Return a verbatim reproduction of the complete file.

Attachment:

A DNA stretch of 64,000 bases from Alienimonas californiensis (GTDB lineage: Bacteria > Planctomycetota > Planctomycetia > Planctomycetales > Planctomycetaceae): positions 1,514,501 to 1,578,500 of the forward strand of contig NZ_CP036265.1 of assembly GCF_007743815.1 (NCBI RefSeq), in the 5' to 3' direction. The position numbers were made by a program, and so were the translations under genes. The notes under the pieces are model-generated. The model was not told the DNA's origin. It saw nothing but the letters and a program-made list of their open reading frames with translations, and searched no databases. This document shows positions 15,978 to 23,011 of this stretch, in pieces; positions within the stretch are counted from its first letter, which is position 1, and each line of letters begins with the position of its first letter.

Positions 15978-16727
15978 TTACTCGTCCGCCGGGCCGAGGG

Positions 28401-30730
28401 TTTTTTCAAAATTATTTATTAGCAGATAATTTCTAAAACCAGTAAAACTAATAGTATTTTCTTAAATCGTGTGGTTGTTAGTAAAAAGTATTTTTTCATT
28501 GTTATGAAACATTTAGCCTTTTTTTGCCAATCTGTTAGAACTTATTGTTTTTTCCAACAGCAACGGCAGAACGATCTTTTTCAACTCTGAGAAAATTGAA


A DNA stretch of 64,000 bases from Alienimonas californiensis (GTDB lineage: Bacteria > Planctomycetota > Planctomycetia > Planctomycetales > Planctomycetaceae): positions 1,514,501 to 1,578,500 of the forward strand of contig NZ_CP036265.1 of assembly GCF_007743815.1 (NCBI RefSeq), in the 5' to 3' direction. The position numbers were made by a program, and so were the translations under genes. The notes under the pieces are model-generated. The model was not told the DNA's origin. It saw nothing but the letters and a program-made list of their open reading frames with translations, and searched no databases. This document shows positions 15,978 to 23,011 of this stretch, in pieces; positions within the stretch are counted from its first letter, which is position 1, and each line of letters begins with the position of its first letter.

Positions 15978-16727
15978 TTACTCGTCCGCCGGGCCGAGGG

Positions 28401-30730
28401 TTTTTTCAAAATTATTTATTAGCAGATAATTTCTAAAACCAGTAAAACTAATAGTATTTTCTTAAATCGTGTGGTTGTTAGTAAAAAGTATTTTTTCATT
28501 GTTATGAAACATTTAGCCTTTTTTTGCCAATCTGTTAGAACTTATTGTTTTTTCCAACAGCAACGGCAGAACGATCTTTTTCAACTCTGAGAAAATTGAA